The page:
Compromise made by Constitutional Convention in which states would have equal representation in one house of the legislature and representation based on population in the other house
Hamilton's Bank Bill
Officially proposed by Alexander Hamilton, Secretary of the Treasury, to the first session of the First Congress in 1790, the concept for the Bank had both its support and origin in and among Northern merchants and more than a few New England state governments.
Hamilton's "Report on Manufacturers"
as outlined in his Report, Hamilton admired efficiently run factories in which a few managers supervised large numbers of workers. Manufacturing would provide employment, promote emigration, and expand the applications of technology.
the "Indian Menace"
land speculators wanted the Indians removed from their western tracts b/c of all the problems and raids they had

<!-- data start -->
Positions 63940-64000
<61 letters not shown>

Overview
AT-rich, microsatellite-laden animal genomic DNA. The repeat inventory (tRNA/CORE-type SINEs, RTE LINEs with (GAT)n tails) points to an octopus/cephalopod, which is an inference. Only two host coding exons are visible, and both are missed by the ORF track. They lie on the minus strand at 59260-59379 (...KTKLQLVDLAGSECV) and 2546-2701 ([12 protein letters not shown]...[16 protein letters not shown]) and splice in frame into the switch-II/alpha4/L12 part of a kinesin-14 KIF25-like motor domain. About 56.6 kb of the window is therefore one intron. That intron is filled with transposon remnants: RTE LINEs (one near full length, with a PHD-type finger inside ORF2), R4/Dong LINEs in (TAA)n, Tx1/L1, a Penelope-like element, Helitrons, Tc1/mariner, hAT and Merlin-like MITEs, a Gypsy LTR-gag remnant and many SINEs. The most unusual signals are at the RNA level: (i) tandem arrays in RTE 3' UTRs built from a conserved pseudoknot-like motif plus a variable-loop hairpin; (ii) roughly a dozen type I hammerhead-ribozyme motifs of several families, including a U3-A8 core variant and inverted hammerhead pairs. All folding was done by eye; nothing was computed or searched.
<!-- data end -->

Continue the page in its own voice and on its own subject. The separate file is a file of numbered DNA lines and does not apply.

It said that Britain was to pay for Americans ships that were seized in 1793. It said that Americans had to pay British merchants debts owed from before the revolution and Britain had agreed to remove their troops from the Ohio Valley
Judiciary Act of 1801
Passed by the lame-duck Federalists in Congress in 1801 after the election of Democratic-Republican president Thomas Jefferson, this act was a blend of needed judicial reform and partisan politics. The law added six new circuit courts and added 16 new judgeships, along with their support staffs, for outgoing Federalist president John Adams to fill. These judgeships were criticized as "midnight appointments."
Adams signed the commissions for these Federal judges during his last night in office. Demonstrated the Federalists' last minute attempt to keep some power in the newly Republican Government.
New Jersey Plan
Opposite of the Virginia Plan, it proposed a single-chamber congress in which each state had one vote. This created a conflict with representation between bigger states, who wanted control befitting their population, and smaller states, who didn't want to be bullied by larger states.
1795; Spain recognizes US rights to navigate Mississippi (deposit goods at New Orleans), fized N border of FL at 31st parallel, required Spanish authorities to prevent FL Indians from launching raids across the border